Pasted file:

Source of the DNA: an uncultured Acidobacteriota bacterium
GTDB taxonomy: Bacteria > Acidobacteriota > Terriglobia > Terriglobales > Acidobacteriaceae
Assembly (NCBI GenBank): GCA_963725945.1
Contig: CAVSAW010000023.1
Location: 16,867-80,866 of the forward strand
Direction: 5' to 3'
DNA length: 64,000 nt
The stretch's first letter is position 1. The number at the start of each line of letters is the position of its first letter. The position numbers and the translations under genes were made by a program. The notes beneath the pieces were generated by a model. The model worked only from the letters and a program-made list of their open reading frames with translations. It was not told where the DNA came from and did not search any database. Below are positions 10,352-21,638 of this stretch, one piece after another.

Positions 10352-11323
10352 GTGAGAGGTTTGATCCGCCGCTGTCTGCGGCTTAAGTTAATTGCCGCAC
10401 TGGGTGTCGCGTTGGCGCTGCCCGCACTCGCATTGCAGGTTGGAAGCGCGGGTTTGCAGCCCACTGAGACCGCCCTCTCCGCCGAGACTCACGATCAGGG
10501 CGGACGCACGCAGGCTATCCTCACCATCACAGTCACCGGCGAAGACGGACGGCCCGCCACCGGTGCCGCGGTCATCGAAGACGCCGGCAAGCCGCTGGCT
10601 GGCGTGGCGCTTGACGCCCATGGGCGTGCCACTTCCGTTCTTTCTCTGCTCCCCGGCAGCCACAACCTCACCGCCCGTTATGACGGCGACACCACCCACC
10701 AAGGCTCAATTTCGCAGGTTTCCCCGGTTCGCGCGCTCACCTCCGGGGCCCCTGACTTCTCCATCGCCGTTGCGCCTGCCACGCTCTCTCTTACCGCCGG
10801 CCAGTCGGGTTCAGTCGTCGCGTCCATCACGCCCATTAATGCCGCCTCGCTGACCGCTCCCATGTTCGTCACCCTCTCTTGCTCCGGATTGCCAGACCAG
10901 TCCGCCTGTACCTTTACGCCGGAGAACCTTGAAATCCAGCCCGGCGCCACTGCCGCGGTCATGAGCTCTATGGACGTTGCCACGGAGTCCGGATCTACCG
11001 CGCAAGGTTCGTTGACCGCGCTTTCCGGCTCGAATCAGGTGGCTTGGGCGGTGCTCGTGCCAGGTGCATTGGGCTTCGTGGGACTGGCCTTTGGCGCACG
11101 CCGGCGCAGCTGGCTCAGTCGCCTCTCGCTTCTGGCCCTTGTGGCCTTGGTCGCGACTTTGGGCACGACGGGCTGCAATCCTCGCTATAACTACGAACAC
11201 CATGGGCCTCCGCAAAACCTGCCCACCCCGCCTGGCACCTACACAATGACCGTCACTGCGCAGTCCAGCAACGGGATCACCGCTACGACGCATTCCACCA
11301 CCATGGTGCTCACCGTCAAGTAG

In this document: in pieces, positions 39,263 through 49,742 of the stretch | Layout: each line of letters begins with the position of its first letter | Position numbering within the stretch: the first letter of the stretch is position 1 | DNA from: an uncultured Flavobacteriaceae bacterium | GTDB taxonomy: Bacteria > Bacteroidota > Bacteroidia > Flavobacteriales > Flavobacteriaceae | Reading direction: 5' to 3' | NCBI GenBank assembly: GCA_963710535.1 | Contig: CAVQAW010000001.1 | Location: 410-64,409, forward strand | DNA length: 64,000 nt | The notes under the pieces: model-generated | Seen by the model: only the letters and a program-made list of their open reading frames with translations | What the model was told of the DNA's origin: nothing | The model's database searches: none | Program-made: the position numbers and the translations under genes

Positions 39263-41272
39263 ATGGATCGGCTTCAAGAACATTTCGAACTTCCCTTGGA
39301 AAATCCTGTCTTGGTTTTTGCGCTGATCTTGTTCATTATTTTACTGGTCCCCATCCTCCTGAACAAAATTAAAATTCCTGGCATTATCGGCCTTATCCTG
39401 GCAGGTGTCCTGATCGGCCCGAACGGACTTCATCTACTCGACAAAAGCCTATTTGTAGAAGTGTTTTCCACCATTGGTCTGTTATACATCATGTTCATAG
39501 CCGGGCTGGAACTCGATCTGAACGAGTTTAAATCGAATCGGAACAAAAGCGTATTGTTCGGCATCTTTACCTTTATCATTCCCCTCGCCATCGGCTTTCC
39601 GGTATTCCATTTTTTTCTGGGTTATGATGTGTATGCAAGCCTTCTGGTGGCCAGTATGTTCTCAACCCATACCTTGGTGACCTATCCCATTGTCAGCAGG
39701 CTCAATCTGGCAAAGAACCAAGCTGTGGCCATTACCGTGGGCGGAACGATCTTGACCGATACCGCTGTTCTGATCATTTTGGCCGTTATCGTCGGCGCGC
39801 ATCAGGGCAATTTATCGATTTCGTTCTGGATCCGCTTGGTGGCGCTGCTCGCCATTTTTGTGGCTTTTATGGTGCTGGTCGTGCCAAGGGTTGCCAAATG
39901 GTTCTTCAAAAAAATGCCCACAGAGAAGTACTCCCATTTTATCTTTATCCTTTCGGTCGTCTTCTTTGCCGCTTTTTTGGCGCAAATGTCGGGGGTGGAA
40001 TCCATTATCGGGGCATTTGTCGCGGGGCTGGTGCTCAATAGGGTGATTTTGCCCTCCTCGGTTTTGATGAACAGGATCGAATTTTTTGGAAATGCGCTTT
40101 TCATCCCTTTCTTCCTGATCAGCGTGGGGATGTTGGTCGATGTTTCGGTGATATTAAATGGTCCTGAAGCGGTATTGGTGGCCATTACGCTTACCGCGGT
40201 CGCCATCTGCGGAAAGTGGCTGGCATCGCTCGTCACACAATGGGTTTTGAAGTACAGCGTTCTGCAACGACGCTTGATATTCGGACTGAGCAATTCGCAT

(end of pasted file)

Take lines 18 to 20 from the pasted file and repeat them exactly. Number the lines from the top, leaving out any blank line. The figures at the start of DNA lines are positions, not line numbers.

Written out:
11101 CCGGCGCAGCTGGCTCAGTCGCCTCTCGCTTCTGGCCCTTGTGGCCTTGGTCGCGACTTTGGGCACGACGGGCTGCAATCCTCGCTATAACTACGAACAC
11201 CATGGGCCTCCGCAAAACCTGCCCACCCCGCCTGGCACCTACACAATGACCGTCACTGCGCAGTCCAGCAACGGGATCACCGCTACGACGCATTCCACCA
11301 CCATGGTGCTCACCGTCAAGTAG